The First Sunday in Lent, Year C, St. Mary Magdalene’s Church, Fayetteville

“Then the devil led him up and showed him in an instant all the kingdoms of the world” (Lk. 4:5).

There are three temptations in our Gospel today: the account of Jesus’ testing in the wilderness, which we hear every year at the beginning of Lent. In the first temptation, as St. Luke narrates it, the devil invites Jesus to turn stones into bread, to use his own power to provide food in the desert instead of relying on the power of God. In the third temptation, Jesus is tempted to manipulate the power of God, by flinging himself down from the pinnacle of the temple, in the expectation that God will save him. These two temptations are variations on the theme of power, and how we ought to rely on God.

But it is in the second of these three temptations that power emerges most clearly. “Then the devil led him up and showed him in an instant all the kingdoms of the world. And the devil said to him, ‘To you I will give their glory and all this authority; for it has been given over to me, and I give it to anyone I please. If you then will worship me it will all be yours'” (Lk. 4:5-7).           

In this temptation, Jesus engages most closely with what we would now call “political power.” When the devil talks about “the kingdoms of the world” (Lk. 4:5), he’s not talking about geography, but about political jurisdictions and their ruling authorities. Think about an old-fashioned atlas, where one map gives you an illustration of continents and oceans, “the world” in one sense; while another gives you an outline of the different countries in different colors. The “world” and the “kingdoms” of this temptation come from the political world, the map of different colored countries, the contexts where political power itself is exercised.

In other words, the temptation here is political. At the end of forty days, Jesus is tempted to worship the devil, and to receive from him power and the authority to exercise it. There’s an explicit assertion here, on the devil’s part, that political power itself is demonic. It is the devil’s own power, which he gives to whomever he will. If Jesus will worship him, all this power can be his.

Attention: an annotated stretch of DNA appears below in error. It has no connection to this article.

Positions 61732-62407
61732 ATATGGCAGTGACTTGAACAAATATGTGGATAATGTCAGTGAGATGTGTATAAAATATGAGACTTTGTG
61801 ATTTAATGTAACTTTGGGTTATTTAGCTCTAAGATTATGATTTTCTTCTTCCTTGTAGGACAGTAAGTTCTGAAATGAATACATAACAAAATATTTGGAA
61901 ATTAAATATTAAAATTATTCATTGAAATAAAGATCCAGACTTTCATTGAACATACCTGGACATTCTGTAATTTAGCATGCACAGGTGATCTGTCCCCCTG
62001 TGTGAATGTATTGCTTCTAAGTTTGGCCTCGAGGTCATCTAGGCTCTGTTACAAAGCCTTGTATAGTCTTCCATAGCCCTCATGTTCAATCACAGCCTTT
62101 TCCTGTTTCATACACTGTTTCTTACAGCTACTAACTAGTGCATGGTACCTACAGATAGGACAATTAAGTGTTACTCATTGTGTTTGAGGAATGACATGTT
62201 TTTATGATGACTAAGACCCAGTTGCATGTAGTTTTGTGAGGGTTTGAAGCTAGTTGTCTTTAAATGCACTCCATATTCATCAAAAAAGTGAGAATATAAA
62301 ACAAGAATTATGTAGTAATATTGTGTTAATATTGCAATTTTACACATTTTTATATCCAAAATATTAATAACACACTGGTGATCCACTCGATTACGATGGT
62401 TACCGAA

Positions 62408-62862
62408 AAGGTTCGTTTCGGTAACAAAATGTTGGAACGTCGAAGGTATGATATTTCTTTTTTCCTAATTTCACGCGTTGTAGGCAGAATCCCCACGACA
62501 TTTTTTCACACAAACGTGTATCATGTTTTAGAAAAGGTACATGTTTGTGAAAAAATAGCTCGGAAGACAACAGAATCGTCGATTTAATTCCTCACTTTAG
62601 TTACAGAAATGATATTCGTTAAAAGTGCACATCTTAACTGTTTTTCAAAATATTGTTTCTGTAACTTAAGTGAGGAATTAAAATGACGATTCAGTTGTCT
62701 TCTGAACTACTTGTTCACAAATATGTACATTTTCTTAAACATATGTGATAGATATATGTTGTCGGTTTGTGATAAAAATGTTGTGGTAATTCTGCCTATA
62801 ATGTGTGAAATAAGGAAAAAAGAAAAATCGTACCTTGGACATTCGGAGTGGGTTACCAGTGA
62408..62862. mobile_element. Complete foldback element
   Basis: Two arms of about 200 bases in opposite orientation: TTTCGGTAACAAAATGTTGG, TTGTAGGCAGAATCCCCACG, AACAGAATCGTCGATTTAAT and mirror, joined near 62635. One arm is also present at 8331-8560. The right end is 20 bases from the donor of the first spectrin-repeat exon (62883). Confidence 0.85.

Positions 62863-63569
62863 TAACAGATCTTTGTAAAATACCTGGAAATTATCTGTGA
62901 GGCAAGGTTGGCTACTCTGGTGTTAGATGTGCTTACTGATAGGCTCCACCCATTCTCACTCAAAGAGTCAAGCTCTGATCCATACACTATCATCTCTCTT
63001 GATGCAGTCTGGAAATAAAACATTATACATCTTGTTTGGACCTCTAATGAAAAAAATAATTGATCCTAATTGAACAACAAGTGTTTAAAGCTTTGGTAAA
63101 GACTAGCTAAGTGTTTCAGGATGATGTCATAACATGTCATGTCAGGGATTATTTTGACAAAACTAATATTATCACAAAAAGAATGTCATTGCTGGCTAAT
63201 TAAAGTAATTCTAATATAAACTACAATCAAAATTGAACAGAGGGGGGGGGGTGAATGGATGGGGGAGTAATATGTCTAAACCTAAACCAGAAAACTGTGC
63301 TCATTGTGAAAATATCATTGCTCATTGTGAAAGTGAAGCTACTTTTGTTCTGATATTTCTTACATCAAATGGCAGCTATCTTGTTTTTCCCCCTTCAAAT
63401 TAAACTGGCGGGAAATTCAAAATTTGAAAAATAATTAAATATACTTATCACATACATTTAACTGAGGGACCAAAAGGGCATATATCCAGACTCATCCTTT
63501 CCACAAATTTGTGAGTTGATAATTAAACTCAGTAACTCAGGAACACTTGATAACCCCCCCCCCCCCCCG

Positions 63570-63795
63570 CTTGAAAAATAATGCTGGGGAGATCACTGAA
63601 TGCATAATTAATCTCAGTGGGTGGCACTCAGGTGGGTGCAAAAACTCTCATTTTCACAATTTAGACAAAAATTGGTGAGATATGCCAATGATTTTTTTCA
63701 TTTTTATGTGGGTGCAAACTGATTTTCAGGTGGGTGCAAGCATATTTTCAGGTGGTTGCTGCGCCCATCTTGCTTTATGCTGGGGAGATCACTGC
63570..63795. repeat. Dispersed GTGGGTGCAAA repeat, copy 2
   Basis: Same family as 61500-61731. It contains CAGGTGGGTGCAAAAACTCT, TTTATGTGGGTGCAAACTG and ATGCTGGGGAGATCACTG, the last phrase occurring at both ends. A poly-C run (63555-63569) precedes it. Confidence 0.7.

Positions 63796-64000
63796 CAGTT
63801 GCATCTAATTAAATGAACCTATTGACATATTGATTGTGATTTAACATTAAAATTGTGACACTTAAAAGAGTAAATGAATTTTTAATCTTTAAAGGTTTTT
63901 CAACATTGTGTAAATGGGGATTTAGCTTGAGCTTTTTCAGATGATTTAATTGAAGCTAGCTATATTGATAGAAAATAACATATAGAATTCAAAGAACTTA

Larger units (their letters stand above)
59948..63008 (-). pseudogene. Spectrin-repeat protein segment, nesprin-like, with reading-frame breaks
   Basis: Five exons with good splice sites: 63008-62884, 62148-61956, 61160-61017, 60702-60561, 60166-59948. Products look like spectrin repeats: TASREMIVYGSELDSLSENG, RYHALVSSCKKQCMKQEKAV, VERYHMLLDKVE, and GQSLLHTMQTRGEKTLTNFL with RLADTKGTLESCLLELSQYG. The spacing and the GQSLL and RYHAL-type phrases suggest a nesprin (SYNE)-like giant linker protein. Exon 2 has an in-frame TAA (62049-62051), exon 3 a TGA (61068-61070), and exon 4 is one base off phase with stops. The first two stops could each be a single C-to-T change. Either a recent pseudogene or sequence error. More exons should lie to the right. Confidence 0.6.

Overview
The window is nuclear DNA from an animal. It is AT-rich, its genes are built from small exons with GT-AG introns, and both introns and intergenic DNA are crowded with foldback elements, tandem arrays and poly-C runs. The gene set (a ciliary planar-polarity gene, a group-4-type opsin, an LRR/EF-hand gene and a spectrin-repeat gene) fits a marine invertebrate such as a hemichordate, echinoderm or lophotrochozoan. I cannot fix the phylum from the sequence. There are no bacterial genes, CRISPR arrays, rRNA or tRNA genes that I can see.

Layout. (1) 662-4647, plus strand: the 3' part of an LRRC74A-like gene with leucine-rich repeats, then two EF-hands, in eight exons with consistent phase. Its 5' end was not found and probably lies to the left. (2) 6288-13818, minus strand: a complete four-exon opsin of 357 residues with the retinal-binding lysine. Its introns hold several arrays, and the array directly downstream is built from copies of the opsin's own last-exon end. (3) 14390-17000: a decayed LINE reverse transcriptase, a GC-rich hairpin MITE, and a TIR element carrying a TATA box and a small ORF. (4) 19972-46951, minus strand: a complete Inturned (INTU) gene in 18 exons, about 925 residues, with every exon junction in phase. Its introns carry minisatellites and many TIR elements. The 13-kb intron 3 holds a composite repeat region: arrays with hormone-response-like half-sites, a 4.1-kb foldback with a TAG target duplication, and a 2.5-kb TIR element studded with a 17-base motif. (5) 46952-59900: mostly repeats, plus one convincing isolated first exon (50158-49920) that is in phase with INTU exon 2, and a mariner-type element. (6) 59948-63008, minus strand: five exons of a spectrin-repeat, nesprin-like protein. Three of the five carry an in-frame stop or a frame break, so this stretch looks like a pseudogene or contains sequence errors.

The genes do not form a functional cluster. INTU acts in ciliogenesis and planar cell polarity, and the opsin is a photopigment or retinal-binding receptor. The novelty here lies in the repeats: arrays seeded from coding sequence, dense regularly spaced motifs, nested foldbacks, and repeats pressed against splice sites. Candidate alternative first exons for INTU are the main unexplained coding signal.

There’s the test. As providence would have it, this “political” temptation is placed squarely before our attention today at a politically charged time. For most of us, temptations to exercise the kind of power that Jesus is tempted with in our Gospel reading are going to seem rather farfetched; a temptation easily avoided! The devil isn’t likely to offer any of us sovereignty over the political world.

Nevertheless, there are political temptations for modest citizens like ourselves, dwelling in our own quiet corner of the world. We, too, can be tempted to see our political institutions as corrupt, and our fellow citizens as allies of the devil. All of this political ill-will is magnified by social media. We can be tempted to believe the devil when he tells us that political authority itself is demonic, and the devil’s own gift.

We can be tempted to see the work of government and politics, not as a means towards human flourishing, which is what our own governing documents in this country suggest (“the pursuit of happiness”), but as a form of simple domination. One group gets the advantage over another, rather than all of us working together, through exercising our vote, to govern ourselves. This is a form of political temptation that is alive and well and stalking the land.

The last ten days in Ukraine, of course, have given us a terrible example of the temptation represented by “the kingdoms of the world” (Lk. 4:5). Here, politics comes as close as it can to the demonic, through the invasion and occupation of a people’s homeland. If the ordinary work of politics and government is to keep people safe, then surely this form of aggression is the exact opposite. “If you, then, will worship me, it will all be yours” (Lk. 4:7), as the devil says to Jesus. The nature of this temptation can’t get much clearer than this.

It’s in the face of this sort of manipulation, aggression, and destruction, that we re-discover our trust in God. “Worship the Lord your God, and serve only him” (Lk. 4:8), as Jesus says in our Gospel today. We re-discover our own power as political actors, as we own the ultimate authority of God in Christ for each one of us. We are bold to resist the claims of the devil to “the kingdoms of the world” (Lk. 4:5), because we believe that these kingdoms are to become the dwelling place of God. In the slightly different formulation of St. John’s Revelation, in his vision of the end time, “The kingdom of the world has become the kingdom of our Lord” (Rev. 11:15).

These are perilous times; times of temptation of all sorts. We should pray for peace and justice. We should be bold in resisting the devil. We should also have trust in God, who alone is worthy of worship, and who holds all times and situations in his hand. It may be a time of testing, but we have confidence in Jesus Christ, who was able to meet the test. He rose victorious from the dead, and sent the devil packing; and he will raise us up with him.

  • The Rt. Rev’d John Bauerschmidt, Bishop of Tennessee